# Venn Diagrams

```Venn Diagrams
A Venn diagram is a diagram that shows all possible logical relations between a finite
collection of different sets. They can be used to illustrate simple set relationships in probability,
logic, and statistics.
Before we can effectively use a Venn diagram, we must first understand Sets.
Think of a Set as a well-defined collection of objects or elements in which is it possible to
determine if a given object is included in the collection. Sets are often labeled with a letter such
as A = {1, 2, 3}.
Example: U = {1,2,3,4,5,6,7,8,9, 10, 11}, A = {1,3,5,7} and B = {2,4,5,7,9,11}
Find each set.
(a) A ∩ B
Solution: Set A ∩ B contains the elements that are found in both set A and B. Or in other words,
their intersection.
A ∩ B = {5,7}
Now that we understand how a set works, let’s apply this knowledge to the use of a Venn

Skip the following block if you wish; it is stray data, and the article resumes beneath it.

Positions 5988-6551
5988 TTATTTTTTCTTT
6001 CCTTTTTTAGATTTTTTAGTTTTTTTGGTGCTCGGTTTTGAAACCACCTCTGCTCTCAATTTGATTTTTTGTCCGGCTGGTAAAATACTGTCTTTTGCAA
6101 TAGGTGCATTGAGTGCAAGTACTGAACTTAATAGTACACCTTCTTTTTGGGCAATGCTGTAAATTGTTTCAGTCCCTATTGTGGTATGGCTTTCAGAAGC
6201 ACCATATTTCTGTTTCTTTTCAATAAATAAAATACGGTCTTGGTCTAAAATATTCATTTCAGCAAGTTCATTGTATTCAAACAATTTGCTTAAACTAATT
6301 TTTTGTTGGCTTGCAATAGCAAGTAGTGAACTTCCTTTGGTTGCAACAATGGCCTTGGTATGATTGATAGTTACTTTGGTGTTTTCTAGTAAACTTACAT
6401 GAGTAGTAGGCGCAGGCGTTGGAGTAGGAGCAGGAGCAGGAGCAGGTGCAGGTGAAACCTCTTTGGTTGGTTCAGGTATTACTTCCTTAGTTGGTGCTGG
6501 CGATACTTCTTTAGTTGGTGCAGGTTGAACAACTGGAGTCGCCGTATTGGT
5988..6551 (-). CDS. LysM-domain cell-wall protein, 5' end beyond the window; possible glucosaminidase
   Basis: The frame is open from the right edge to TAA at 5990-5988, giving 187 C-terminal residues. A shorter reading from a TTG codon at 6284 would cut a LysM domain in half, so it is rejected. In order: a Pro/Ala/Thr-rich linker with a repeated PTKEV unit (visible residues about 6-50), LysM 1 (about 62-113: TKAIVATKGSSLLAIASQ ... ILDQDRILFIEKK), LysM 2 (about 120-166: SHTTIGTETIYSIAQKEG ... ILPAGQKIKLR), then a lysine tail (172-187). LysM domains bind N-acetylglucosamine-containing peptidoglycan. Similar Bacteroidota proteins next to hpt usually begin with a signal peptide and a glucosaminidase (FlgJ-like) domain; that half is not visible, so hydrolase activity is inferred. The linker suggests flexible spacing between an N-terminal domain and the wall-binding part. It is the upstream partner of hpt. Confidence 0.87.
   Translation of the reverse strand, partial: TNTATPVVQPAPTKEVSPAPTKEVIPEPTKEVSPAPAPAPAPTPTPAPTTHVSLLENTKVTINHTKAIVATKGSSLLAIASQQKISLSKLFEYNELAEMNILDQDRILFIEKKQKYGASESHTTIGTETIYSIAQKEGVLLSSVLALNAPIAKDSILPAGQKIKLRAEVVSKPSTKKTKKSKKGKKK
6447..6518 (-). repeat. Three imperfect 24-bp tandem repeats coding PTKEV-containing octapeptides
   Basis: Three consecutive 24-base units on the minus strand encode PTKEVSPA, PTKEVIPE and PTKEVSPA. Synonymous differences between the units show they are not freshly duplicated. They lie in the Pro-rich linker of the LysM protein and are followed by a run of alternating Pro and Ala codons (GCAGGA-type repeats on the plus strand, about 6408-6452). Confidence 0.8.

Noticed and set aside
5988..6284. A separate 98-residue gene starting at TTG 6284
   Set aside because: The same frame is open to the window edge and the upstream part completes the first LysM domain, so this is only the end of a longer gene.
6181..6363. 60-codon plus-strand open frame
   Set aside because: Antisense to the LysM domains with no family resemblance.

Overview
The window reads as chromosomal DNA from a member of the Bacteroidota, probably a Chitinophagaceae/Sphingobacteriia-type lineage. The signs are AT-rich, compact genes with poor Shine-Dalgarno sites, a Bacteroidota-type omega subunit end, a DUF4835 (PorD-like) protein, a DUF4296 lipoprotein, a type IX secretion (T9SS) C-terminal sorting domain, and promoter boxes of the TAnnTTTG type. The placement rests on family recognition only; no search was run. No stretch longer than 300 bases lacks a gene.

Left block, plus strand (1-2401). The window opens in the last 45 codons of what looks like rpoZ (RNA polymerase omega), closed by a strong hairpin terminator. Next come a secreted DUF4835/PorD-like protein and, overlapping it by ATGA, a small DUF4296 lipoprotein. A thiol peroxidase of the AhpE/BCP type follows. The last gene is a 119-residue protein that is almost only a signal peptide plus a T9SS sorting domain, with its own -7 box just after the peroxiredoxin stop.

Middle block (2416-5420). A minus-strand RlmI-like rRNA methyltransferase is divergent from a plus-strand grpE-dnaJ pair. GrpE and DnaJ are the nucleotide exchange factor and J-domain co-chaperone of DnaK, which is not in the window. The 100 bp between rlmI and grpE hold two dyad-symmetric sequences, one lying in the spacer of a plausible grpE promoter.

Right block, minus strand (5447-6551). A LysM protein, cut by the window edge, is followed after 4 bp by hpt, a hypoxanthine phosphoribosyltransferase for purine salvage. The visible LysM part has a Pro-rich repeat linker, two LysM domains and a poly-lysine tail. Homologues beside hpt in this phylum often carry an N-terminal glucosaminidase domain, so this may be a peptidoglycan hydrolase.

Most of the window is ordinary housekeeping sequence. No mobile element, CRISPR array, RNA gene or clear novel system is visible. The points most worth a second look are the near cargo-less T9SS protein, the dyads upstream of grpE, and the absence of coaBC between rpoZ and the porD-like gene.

diagram.
Example:
A researcher collecting data on 100 households finds that
76 have cats;
21 have dogs; and
12 have both dogs and cats.
The researcher wants to answer the following questions.
(a) How many do not have a cat?
(b) How many have neither a cat nor a dog?
(c) How many have a dog but not a cat?
Solution: A Venn diagram will help us sort out this information. First, put the number 12 in the
region common to both a cat and a dog, because 12 households have both.
1
U
Cats
12
Dogs
Of the 21 with a dog, 21 – 12 = 9 households with no cat, so we put 9 in the region for a dog but
no cat. Similarly, 76 – 12 = 64 households with a cat but not a dog, so we put 64 in that region.
Finally, the diagram shows that 100 – 64 – 12 – 9 = 15 households who have neither a dog nor
a cat. Now we can answer the questions.
(a) 15 + 9 = 24 do not have a cat.
(b) 15 have neither.
(c) 9 have a dog but not a cat.
U = universal set (all households surveyed)
Cats
64
12
Dogs
9
15
2
```